It is no secret that I recommend the S&W Shield 9mm with no reservation.  Here is the first review I made of the pistol.  One change, after the installation of the APEX trigger kit, I have no complaints about the trigger.

https://youtu.be/jKl1CfvIOHg?t=2m14s

I, as most everyone else in the world, heard about the Smith & Wesson Shield due to the big hype of its release.  Since then I have heard seemingly endless praise for this little pistol.  I was skeptical as always; primarily because most gun reviews tend to be positive, and leave out those little nuggets which would lead one to find a gun to be sub-par in the name of selling advertising.  Casey was able to acquire one through a friend, who got it from a third friend, and it was not until Casey got and recommend it that Justin took a real serious look at the pistol, and purchased one for himself.

The Shield by design seems to be the ideal carry weapon.  Slim, light, decent caliber selection, full size sights, standard controls, and enough of a grip to fit most of your hand.

Initially, primary concerns were trigger, handling, and recoil.  Many of these small 9mm and larger caliber guns are simply not fun to shoot.  They tend to be snappy and generally difficult to shoot.  You might find one with a good trigger, but it has poor sights.  The next one recoils smoothly but has a nightmare of a trigger.  Does the Shield do it all and do it all well?

Trigger

The trigger is the best one I have found from M&P.  It is still far from a 1911 or well worn Glock, but it is noticeably improved.  The consensus from many others is a APEX trigger is a must for M&Ps. The “tactical” trigger that comes in the Shield is a marked improvement over S&Ws initial offerings in the M&P line, but it still isn’t great. It is great comparatively, but in the grand scheme not as good as could be. But, Its not so bad I feel the need to run out an buy an APEX trigger kit RIGHT NOW. Maybe later…or not.

UPDATE: I later purchased the kit and it is well worth the money 🙂

2013 08 27 Shield Shoot 3 copy

Controls

KISS – It has everything you need, out of the way, plain and simple.  I had no issues operating the gun or its controls.  One thing that I think would be a good improvement or addition is in the area of the safety.  If you are so inclined as to use the Shield’s safety, I think it needs to be a little bigger.  The current full sized M&Ps have a 1911 style safety that would be at home in a reduced size form on the shield.  There is perhaps a market for an after market manufacturer to offer an upgraded part.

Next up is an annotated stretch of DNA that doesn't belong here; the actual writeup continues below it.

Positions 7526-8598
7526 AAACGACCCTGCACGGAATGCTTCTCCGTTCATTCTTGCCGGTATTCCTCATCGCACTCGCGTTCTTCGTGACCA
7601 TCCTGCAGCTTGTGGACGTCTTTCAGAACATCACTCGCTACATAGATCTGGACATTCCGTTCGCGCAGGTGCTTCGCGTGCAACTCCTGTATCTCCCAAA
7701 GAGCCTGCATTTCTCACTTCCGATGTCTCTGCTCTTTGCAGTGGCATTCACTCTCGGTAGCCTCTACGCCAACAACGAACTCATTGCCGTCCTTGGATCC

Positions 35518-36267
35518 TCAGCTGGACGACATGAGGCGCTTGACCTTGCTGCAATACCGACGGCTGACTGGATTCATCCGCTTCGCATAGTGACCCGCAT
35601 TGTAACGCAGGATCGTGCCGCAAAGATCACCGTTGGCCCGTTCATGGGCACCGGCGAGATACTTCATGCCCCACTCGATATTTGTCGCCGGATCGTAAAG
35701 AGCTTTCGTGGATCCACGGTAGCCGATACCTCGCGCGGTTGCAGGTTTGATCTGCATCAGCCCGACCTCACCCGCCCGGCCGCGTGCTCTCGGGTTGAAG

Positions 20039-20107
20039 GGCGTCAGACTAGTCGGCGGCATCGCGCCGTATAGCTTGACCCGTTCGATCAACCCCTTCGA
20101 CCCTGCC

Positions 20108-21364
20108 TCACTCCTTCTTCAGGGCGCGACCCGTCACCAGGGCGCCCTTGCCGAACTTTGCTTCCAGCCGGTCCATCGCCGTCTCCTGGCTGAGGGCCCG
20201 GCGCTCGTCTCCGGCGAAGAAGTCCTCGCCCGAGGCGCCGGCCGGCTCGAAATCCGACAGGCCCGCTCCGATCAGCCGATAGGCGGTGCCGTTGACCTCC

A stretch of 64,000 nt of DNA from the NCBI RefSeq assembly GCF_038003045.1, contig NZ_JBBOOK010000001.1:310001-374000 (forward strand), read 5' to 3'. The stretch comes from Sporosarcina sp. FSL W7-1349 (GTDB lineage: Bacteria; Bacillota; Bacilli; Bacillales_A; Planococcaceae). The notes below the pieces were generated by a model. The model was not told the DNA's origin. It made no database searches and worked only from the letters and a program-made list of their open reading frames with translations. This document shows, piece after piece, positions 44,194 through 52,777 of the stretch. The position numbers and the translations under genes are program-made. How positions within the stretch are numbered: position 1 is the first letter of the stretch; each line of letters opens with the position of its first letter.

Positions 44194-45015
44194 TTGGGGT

I didn’t use the safety much, but was impressed with the ease at which the safety is disengaged.  It seems to be a potentially heated topic to discussion, to safety or not, with the Shield.  But so far, I have not utilized it.

CAVEAT: Casey carries his in a Gen 1 Raven Concealment Vanguard in the Appendix position. He uses the safety and would like a little larger lever.

2013 08 27 Shield Shoot 6 copy

Reliability

I shot a random mixture of 115-147 grain 9mm, FMJ, HP, and even some steal cased stuff.  I had 1 failure to extrract with steal ammo and that was it.  My range session was by no means a torture or reliability test.  I did however think it was telling that the one time I stacked the ammo in the magazine by type, I felt no significant difference.

 

Accuracy

I didn’t do any accuracy tests.  Most shots were from 15 yards on a 2/3 IPSC steal target.  The steel was freshly painted to show all hits.  I then stepped back to 25, first shot “Ding!” then walked to 50 yards, first shot, “Ding!”  I hope to do some more work at distance, but so far the Shield seems more than capable at distances far greater than its intended role.

2013 08 27 Shield Shoot 15 copy

Recoil

I was pleasantly surprised that the recoil of the Shield was a non-issue.  I was able to drive the gun very well and shoot reasonably fast.  Time will tell, but after the first range session I would say that I can shoot it just as well and fast (maybe a little faster) than my GLOCK 26.

Feel

It feels a little loose in the hands without finger grooves or a palm swell to help drive your hand upwards to the axis of bore, but as I shot, it didn’t prove to be a big issue.  The Shield didn’t try to jump out of my hand like some other subcompacts I have shot.  I think it might benefit from some stippling or grip work, but I feel very confident with it in stock form. It does get a bit slick when sweaty.

Availability 

Shields have been very difficult to find until recently.  They seem to be showing up on most stores shelves now.  BUT, expect to pay more than the sub-$400 MSRP.  I got mine for $450 and by coincidence drove by this sign for one for $507.  So, they are out there, but still inflated in price.

2013 08 27 Shield Shoot 18 copy

 

Conclusion

I think the Shield has a lot of potential to be an excellent daily carry for the average CCW, off duty, etc.  It is really the ideal minimalist carry option.  I am currently carrying it in a BladeTech IWB Holster. I have a few others on order, but so far the BladeTech is serving me well.

Screen Shot 2013-09-02 at 10.59.53 PM      Screen Shot 2013-09-02 at 10.59.59 PM

 

 

UPDATE:

For those of you who haven’t seen the safety bulletin from Smith & Wesson, see the vid and check your gun. I don’t know how wide spread a problem it has been, but S&W will fix it if is not right.

http://youtu.be/jsQWGS-P9Pk